BATON ROUGE, La. (May 9, 2017) – A bill introduced in the Louisiana House would expand the states Right to Try law to include technology designed to help ALS patients with mobility. Passage into law would set the foundation to nullify in practice a Food and Drug Administration (FDA) rules that deny these patients’ access to this specific technology.

A Rep. Julie Stokes (R-Kenner) and two cosponsors introduced House Bill 179 (HB179) in March. The legislation would expand the Louisiana Right to Try law to include robotic technology that assists patients suffering from terminal degenerative muscular diseases with mobility.

The bill is specifically meant to allow ALS patients in the state to access EyeDrive technology that allows a patient to maneuver a wheelchair using eye movements. The technology is currently unavailable because it is still in the FDA trial phase.

Former New Orleans Saints football player Steve Gleason inspired the legislation. He was diagnosed with Amyotrophic Lateral Sclerosis (ALS), commonly known as Lou Gehrig’s Disease, in 2011. This terminal illness produces progressive muscle weakness and eventually death. Gleason founded Team Gleason to help raise awareness of the disease and funds to fight it. As Gleason’s experience shows, technology can vastly improve the quality of life for ALS patients. He currently uses a machine that helps him breathe, and a feeding tube for nutrition. He communicates by typing with his eyes onto a tablet attached to his wheelchair. He can also use this same device to drive the wheelchair, pay bills, call/text/email for help, take selfies, play a video for his son, stream music and much more.

Currently, only patients accepted into FDA trials can access EyeDrive technology. It remains unavailable for most ALS patients due to FDA regulations. Passage of HB179 would open the door for all ALS patients in the state to bypass the FDA and access this amazing technology.

In 2015, the Louisiana legislature passed, and the governor signed,“Right to Try” legislation giving terminally ill patients access to medicines and treatments not yet given final approval for use by the FDA.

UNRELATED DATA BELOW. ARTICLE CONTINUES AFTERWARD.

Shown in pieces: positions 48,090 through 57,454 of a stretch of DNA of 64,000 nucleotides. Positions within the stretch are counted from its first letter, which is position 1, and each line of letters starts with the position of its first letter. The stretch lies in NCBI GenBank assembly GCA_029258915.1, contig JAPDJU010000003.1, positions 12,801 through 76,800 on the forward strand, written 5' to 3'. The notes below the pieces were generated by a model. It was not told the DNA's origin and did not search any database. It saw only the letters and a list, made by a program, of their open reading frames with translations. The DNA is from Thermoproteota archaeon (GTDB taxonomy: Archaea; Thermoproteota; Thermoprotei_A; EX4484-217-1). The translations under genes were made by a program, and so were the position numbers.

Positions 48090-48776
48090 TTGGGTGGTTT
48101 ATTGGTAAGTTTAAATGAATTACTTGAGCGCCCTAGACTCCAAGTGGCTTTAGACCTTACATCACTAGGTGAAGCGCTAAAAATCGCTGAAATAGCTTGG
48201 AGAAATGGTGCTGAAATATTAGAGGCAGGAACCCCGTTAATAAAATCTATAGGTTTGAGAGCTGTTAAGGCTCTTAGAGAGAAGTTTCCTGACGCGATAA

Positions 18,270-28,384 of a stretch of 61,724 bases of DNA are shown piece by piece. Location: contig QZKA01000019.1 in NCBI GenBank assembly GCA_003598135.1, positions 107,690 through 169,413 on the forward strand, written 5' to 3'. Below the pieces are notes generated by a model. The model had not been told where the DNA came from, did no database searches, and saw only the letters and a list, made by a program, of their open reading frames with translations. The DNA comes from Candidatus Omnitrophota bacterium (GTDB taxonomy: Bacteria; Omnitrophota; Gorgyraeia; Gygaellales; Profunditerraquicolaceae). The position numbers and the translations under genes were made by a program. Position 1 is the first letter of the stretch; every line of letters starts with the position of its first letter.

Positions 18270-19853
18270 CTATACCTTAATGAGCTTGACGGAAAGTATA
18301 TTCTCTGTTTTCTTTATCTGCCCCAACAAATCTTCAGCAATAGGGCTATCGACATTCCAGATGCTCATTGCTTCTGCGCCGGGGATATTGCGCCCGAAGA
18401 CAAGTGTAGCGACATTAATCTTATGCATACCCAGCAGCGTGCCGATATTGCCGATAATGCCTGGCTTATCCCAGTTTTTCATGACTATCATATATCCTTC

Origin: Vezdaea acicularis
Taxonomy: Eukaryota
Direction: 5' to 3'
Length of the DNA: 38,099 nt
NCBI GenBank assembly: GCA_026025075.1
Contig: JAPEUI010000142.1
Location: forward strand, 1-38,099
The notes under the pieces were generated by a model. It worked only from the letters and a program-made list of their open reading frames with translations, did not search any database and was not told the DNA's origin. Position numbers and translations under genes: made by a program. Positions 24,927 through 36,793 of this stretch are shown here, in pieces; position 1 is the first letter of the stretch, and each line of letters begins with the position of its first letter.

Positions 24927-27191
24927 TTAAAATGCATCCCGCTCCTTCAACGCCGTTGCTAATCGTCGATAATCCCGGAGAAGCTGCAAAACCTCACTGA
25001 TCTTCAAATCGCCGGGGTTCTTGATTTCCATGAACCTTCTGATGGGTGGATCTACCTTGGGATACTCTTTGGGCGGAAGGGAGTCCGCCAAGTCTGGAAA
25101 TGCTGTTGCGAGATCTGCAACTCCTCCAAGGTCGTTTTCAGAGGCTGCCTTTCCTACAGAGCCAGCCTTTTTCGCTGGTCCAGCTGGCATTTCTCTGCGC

The Federal Food, Drug, and Cosmetic Act prohibits general access to experimental drugs. However, under the expanded access provision of the Federal Food, Drug, and Cosmetic Act, 21 U.S.C. 360bbb, patients with serious or immediately life-threatening diseases may access experimental drugs after receiving express FDA approval.

Louisiana Right to Try bypasses the FDA expanded access program and allows patients to obtain experimental drugs from manufacturers without first obtaining FDA approval. This procedure directly conflicts with the federal expanded access program and sets the stage to nullify it in practice. HB179 would build on that foundation and expand the law.

Although Right to Try only addresses one small aspect of FDA regulation, it provides a clear model that demonstrates how to nullify federal statutes that violate the Constitution. The strategy narrows the influence of nullification to limited aspects of the law itself, which has proven to be very effective.

Thirty-three states currently have Right to Try in place and bills currently await governor signatures in Maryland and Iowa. The rapid progress of this legislation and Louisiana’s efforts to improve its law shows that Americans from across the political spectrum intuitively understand that these FDA regulations are harmful and must be mitigated through state-level action.


HB179 was referred to the House Committee on Health and Welfare where it must pass by a majority vote before moving forward in the legislative process.


Mike Maharrey

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